It is therefore especially adapted for slow, phlegmatic temperaments; on the other hand, it is but little suitable for persons who form their resolutions with rapidity and are quick in their movements, even though they may appear to be good-tempered.
It acts best where there is a disposition to chilliness and adipsia.
It is particularly suitable for females when their menses come on some days after the proper time; and especially when the patient must lie long in bed at night before he can get to sleep, and when the patient is worse in the evening.
It is useful for the ill effects caused by eating pork." Hering gives these additional touches to the Puls. type Sandy hair, blue eyes, pale face, easily moved to laughter or tears; affectionate, mild, timid, gentle, yielding disposition; women and children; women inclined to be fleshy; the pregnant state.
The behaviour of the "Wind Flower," the sport of every gust, has been said to typify the action of the remedy.
Changeableness is one of its most important keynotes Erratic temperatures in fevers.
Wandering pains shift rapidly from one part to another, also with swelling and redness of the joints.
Hćmorrhages apparently stop and in a few hours return.
Stools constantly changing colour; no two stools alike.
Alternate pallor and redness of face.
When one set of symptoms comes on another vanishes.
A patient of mine, after a mental strain and fright, had severe occipital pain.
I gave Puls. 30. Each dose caused the pain to fly from the occiput to the left leg; the mental balance was soon restored.
Metastasis of mumps to testes or mammć.
Nash says Puls. will often clear up those cases which have no "head or tail" to them; in which the symptoms are always changing and contradicting, pains run here and there.
The Puls. patient is chilly, but at the same time there is extreme aversion to heat.
The chief of all the keynotes of Puls. is agg. by warmth; in warm, close room; by warm coverings; warm applications; and amel. in open air; cold air or cool room; eating or drinking cold things; cold applications.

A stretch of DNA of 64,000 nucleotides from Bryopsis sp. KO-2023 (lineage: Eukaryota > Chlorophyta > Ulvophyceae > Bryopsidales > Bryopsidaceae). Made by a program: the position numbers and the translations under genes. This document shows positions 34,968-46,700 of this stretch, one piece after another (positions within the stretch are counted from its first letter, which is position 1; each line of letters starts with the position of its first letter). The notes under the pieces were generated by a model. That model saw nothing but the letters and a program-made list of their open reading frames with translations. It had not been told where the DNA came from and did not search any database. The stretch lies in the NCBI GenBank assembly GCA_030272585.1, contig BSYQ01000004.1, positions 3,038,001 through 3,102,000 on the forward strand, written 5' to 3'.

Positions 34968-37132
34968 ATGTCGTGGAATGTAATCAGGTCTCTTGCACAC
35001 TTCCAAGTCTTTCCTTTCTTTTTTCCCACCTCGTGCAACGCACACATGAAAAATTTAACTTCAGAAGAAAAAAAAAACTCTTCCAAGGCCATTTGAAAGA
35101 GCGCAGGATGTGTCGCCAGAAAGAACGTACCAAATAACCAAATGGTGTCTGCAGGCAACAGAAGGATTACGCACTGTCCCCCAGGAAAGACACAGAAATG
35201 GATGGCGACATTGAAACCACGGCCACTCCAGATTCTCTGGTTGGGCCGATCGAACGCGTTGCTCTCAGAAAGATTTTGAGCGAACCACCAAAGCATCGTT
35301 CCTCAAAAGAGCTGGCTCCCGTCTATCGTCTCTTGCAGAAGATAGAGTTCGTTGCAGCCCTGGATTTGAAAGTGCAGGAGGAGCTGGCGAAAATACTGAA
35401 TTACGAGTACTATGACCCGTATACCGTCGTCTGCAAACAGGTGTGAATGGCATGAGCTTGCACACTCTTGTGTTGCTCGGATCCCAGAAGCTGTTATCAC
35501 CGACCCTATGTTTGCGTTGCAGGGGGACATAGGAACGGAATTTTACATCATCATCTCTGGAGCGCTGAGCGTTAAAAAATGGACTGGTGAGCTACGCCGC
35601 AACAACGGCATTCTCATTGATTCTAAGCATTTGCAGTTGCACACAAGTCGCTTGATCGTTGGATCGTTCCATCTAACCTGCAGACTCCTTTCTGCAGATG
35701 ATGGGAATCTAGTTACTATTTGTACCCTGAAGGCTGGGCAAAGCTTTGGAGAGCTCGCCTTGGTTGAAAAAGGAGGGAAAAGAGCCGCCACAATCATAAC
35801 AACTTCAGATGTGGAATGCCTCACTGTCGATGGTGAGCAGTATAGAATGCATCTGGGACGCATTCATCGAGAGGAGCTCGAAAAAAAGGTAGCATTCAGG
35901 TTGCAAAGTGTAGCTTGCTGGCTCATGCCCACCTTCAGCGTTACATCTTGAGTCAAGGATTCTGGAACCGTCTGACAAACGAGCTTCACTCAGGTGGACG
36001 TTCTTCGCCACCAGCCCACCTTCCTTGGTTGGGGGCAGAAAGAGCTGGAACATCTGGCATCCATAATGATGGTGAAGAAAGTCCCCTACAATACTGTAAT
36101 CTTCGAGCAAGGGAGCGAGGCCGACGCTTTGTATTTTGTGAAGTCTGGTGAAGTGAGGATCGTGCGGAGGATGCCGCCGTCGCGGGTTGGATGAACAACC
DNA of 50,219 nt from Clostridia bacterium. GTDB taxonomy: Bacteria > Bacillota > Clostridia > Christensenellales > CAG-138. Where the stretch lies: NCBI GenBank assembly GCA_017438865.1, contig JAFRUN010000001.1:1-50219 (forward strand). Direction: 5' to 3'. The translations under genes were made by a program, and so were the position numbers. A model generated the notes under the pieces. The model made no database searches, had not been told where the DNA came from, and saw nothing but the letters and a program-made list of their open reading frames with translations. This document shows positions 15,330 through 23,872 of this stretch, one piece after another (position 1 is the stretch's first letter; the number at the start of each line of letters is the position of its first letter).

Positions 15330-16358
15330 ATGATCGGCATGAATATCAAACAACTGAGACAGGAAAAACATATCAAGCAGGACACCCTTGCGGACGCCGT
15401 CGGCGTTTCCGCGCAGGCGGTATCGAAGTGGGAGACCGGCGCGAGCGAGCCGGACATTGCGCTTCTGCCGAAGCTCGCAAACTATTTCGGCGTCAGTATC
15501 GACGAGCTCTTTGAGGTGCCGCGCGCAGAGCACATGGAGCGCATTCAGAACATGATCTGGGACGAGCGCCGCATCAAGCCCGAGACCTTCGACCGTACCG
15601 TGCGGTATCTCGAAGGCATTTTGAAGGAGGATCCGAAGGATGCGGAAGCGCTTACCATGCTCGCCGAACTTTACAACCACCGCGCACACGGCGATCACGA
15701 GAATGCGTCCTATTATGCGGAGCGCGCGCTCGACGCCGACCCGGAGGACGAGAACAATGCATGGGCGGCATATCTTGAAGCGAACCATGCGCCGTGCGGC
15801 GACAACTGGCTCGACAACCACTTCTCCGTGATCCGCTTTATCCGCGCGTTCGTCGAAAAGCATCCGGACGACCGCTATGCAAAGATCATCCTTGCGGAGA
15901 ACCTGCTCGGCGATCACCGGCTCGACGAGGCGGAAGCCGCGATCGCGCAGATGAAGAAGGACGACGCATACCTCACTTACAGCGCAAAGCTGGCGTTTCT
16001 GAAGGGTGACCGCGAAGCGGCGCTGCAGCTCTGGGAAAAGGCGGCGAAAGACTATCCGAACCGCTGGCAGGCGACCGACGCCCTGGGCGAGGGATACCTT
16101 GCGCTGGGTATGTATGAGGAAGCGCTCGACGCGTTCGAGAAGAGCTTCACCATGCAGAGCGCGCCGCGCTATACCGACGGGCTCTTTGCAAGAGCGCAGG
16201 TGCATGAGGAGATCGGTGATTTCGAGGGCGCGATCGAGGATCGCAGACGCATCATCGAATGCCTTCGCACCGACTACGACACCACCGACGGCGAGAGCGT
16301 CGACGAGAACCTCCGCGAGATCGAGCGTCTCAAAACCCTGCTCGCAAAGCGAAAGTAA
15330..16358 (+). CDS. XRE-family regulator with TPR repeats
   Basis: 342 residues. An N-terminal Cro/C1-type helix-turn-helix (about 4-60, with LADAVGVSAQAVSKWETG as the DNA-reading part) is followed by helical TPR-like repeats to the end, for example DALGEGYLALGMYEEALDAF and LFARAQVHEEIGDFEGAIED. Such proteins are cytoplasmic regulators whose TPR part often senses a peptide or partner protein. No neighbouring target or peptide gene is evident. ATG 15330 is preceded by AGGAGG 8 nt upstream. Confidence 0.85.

Another keynote of Puls. is thirstlessness, and Teste gives a useful clue to that in suggesting that it depends on the congestive action of the remedy.
The loss of thirst and even aversion to liquid food is "as if one had an instinctive dread of increasing the excessive fulness of the vessels." The wandering pains of Puls. are generally distensive, again suggesting congested vessels.
and the headaches are congestive agg. on stooping forward.
amel. by tightly bandaging.
as if the brain would burst and the eyes would fall out of the head.
The three characters, "chilly; agg. by warmth; thirstless," serve to define the fever of Puls. in whatever form it may be met.
it may be flitting, in spots now here, now there. With the heat there are distended veins and burring hands that seek cool places, and still there is no thirst. In the rheumatic the pains shift from joint to joint. The sweat is profuse, may be one-sided, sour, sweetish sour, or musty in odour. The last completes the similarity of Puls. to the "mousey" odour of measles.
the cough, catarrhal symptoms, and rash giving other strong points of correspondence. The ear trouble which is a common sequela and complication of measles or other fever is frequently met by Puls., which also meets the consequences of suppressed exanthemata and metastases, as of mumps to testes or mamma. As a prophylactic against measles Puls. has a reputation almost equal to that of Belladonna Bell. against scarlatina I generally give Puls. 3 three times a day. The generative organs of both sexes are strongly acted on by Puls., which may almost be regarded as an organ-remedy in relation to them. Gonorrhoea, with thick, purulent secretion.
and the effects of suppressed gonorrhoea, orchitis, and cystitis.
prostatitis. sarcocele, varicocele, hydrocele.
but they may be alternating conditions. The congesting action of Puls. is well shown in the respiratory symptoms. Remarking on this symptom, "Pressure upon the chest and soreness," Hahnemann says that in the catarrhal condition they refer to, "the glands of the air passages appear to be swollen and inflamed, and unable to secrete the mucus necessary to moisten them.